One of those leaders for Morris Hall Meadows is the CEO for Morris Hall/St. Lawrence, Inc., Darlene Hanley. She has been a champion for the project and was most pleased to tell the crowd that day that Lawrence Township has the distinction of having the first Green House homes in central New Jersey. (Green House Living at Green Hill in West Orange, New Jersey were the first Green House homes in the state.) The ribbon cutting event was covered by The Monitor in Trenton, New Jersey and includes a photo gallery of the event.
There are now 185 Green House homes across the country in 28 states.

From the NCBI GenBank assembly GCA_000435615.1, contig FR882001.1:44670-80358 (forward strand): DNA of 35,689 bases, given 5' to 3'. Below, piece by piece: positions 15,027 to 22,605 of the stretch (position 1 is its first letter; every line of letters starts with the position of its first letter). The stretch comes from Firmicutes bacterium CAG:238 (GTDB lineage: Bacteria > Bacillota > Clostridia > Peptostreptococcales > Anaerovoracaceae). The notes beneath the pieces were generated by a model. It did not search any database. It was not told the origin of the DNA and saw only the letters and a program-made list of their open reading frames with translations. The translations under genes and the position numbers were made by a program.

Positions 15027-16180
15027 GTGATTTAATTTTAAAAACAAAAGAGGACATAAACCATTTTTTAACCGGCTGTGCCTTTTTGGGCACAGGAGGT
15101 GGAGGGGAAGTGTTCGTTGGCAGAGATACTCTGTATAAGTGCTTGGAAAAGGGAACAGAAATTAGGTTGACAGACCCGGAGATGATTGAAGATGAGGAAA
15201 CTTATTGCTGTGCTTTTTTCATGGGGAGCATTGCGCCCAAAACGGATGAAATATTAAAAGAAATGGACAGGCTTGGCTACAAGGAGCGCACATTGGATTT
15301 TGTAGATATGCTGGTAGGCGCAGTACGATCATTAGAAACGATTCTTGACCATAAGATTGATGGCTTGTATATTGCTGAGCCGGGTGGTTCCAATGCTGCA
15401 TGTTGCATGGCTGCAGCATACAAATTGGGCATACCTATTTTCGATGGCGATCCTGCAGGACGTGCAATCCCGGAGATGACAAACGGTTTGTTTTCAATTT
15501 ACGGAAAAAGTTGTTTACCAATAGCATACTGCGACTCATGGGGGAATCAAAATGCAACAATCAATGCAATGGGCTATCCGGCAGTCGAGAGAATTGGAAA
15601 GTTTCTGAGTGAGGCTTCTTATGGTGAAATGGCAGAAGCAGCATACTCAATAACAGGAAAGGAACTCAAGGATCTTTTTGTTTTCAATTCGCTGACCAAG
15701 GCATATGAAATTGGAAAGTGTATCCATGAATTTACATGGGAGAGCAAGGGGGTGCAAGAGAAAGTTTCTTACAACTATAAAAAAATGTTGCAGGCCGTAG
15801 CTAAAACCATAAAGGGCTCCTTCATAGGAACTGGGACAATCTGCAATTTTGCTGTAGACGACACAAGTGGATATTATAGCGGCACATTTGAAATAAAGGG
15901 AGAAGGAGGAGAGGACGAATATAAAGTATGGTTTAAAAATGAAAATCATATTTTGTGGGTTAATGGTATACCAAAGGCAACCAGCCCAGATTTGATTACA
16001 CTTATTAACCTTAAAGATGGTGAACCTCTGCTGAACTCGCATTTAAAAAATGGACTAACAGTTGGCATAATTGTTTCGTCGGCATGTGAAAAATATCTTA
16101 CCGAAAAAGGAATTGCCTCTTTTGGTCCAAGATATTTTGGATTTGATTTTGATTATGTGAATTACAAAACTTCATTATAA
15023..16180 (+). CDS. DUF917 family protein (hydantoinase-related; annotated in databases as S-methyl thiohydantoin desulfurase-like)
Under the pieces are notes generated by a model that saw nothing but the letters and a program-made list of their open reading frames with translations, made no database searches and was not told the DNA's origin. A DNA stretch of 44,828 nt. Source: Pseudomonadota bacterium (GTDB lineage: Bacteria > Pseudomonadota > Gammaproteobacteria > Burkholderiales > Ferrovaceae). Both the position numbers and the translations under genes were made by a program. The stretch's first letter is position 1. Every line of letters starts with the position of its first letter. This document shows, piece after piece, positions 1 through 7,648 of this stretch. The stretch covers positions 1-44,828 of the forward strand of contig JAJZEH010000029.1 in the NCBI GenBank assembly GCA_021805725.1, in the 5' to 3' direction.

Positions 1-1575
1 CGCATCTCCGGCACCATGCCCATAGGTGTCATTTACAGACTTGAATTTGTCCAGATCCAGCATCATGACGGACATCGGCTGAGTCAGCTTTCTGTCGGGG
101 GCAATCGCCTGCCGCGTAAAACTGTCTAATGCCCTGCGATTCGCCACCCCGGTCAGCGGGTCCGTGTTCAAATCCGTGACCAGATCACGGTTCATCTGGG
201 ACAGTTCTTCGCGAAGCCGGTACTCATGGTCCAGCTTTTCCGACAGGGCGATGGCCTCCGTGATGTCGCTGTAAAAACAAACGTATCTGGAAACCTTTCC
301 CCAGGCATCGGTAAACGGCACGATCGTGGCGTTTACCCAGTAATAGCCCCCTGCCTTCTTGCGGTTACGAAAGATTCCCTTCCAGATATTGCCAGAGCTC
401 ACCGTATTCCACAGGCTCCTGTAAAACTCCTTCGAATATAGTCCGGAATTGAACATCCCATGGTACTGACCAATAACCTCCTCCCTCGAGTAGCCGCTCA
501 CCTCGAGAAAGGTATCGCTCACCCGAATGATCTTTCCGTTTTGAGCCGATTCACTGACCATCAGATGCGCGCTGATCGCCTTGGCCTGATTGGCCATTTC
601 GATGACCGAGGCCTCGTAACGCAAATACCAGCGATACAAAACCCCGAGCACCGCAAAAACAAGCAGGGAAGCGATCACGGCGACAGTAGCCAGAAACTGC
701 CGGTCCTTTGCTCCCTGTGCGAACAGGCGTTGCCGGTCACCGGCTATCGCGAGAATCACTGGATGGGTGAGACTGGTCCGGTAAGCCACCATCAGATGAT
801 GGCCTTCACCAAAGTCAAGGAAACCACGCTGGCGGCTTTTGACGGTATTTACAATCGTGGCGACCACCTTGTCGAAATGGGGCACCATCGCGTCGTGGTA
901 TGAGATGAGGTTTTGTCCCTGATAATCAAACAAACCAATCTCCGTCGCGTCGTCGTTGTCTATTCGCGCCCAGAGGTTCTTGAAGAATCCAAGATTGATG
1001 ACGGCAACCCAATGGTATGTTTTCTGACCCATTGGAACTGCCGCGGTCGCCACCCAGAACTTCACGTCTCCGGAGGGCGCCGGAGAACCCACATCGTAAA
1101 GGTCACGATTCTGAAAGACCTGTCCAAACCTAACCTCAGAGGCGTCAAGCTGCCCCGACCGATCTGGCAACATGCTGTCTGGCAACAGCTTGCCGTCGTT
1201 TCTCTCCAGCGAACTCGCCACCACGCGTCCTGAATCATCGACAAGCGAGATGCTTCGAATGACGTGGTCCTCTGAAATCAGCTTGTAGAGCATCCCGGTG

By Mary Hopfner-Thomas / Posted on November 10th, 2015
The LeadingAge Conference last week in Boston was attended by over 8,000 participants! It is one of the largest conference for aging services professionals. The Green House Project team attends every year and also participates as an exhibitor. We enjoyed seeing many of our Green House adopters and friends in long term care.
Enjoy the story below from Dr. Eleanor Barbera of McKnight’s, she visited the Leonard Florence Center for Living Green House homes and has written about The Green House Project in the past.
Despite the diversity of the events I attended during my brief visit to the LeadingAge convention in Boston last week, a theme clearly emerged. The thread that ran through the varied offerings was well-being.
In researcher and consultant Joanne L. Smikle, PhD‘s talk on staff retention, rather than focusing on why employees are leaving, she looked instead at why they stay.